For Call of Duty: Mobile, Derek oversees a large swath of content. “It’s a little bit of art direction, a little bit of creative direction, and brand direction,” he says. “I’m in a position where I’m a kind of steward of the brand, and I take that very seriously.”
How does the team determine which franchise content to bring in? “I think about things from a player’s perspective and what they want to see,” he says. This might be weapon or operator skins that have been well received by the community, helping to guide the development of future content. “We try to understand what they like and enjoy, and that helps guide some decisions. I manage a team of internal designers and we come up with a variety of briefs for weapons, skins, new operators, and other items to incorporate into the next season.”
The team also expands on the game’s narrative from season to season. “Each season has its own narrative. We develop an in-game comic with comics writers and illustrators. I then work with marketing on developing static and video assets, so that the content they release meshes with the narrative we’re telling.”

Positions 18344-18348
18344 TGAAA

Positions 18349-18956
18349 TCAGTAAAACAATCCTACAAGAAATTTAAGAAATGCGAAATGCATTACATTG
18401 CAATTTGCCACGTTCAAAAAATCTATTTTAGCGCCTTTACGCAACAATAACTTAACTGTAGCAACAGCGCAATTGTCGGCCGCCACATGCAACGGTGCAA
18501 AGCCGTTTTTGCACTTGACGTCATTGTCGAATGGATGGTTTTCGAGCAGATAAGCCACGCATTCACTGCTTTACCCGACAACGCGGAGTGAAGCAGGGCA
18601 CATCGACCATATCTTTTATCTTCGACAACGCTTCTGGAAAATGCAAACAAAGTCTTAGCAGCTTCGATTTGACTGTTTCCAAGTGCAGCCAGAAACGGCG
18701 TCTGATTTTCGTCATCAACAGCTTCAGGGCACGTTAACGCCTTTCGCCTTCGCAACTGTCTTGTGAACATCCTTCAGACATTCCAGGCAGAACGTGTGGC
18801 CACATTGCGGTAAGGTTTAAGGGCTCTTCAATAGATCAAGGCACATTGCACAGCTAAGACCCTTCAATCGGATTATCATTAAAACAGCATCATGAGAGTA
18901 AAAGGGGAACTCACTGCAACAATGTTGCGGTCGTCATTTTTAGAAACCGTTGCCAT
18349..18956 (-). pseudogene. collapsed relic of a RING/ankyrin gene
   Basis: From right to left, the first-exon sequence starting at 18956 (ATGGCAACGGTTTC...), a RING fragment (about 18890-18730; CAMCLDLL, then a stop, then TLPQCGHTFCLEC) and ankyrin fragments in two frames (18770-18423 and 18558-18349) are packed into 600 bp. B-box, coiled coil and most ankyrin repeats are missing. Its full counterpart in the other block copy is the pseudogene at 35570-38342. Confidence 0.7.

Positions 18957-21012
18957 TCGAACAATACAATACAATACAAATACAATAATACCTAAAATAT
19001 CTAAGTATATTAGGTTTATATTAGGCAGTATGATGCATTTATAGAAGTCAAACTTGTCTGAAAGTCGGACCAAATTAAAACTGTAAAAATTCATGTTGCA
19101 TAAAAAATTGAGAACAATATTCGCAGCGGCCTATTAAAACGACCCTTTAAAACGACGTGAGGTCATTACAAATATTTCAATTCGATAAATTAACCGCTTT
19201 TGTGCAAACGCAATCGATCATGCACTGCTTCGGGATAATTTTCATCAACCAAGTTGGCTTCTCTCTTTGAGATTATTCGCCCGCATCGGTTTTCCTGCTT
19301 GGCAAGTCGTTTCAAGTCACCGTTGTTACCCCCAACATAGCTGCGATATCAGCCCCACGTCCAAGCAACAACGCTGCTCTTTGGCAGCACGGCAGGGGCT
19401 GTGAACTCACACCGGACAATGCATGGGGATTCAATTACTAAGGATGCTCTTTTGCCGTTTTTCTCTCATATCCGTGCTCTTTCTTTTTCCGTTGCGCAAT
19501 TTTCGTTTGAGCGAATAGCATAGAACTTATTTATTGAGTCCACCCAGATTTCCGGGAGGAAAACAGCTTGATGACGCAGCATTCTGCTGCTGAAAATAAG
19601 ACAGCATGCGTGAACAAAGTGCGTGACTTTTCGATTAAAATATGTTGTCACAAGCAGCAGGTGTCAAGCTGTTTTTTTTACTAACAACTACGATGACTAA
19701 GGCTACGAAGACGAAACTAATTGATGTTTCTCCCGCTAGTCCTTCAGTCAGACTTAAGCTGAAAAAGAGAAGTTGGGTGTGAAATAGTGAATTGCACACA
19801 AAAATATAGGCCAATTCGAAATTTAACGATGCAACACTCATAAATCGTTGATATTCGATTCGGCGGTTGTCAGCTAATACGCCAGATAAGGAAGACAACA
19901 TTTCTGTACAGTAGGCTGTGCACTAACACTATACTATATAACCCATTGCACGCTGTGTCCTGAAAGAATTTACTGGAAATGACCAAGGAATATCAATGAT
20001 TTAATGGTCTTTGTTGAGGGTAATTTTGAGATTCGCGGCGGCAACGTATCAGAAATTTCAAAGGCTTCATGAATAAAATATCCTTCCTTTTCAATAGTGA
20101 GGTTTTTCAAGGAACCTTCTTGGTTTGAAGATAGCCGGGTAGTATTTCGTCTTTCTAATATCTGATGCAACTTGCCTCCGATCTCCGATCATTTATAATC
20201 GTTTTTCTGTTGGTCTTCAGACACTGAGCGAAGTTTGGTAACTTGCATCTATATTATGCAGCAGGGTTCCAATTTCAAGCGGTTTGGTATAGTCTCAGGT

Concept art for the in-game character Templar — Unredeemed.
It’s part of his job to shepherd all this through from ideation to the live game. “A lot of it is establishing what the content is, then following it through the pipeline, giving feedback, approving the assets, and making sure they get in the game the right way. We think strategically about our content because there are so many levers to pull before release.”
And while overseeing all this work, Derek still finds time to illustrate. “I paint over assets all day every day, and I draw stuff,” he says. “It’s nice. I’m so thankful to have that concept art background because it plays a huge part in my everyday work. We have very talented concept artists and being able to bring that artwork in and give very clear feedback is super helpful.”
His favorite part of the job? “I love the collaborative, creative environment. Every season we launch has roughly 400 assets, everything from camos to calling cards, avatar frames, charms, blueprints, everything. There’s so much to create and look at and collaborate on every day, and we’re always trying to think up cool ideas.”
Eager to try it for yourself? Download Call of Duty: Mobile for free to get a firsthand idea of just how much effort these developers are putting in to create a first-class mobile experience. Follow @PlayCODMobile on Twitter for frequent updates on upcoming content and events.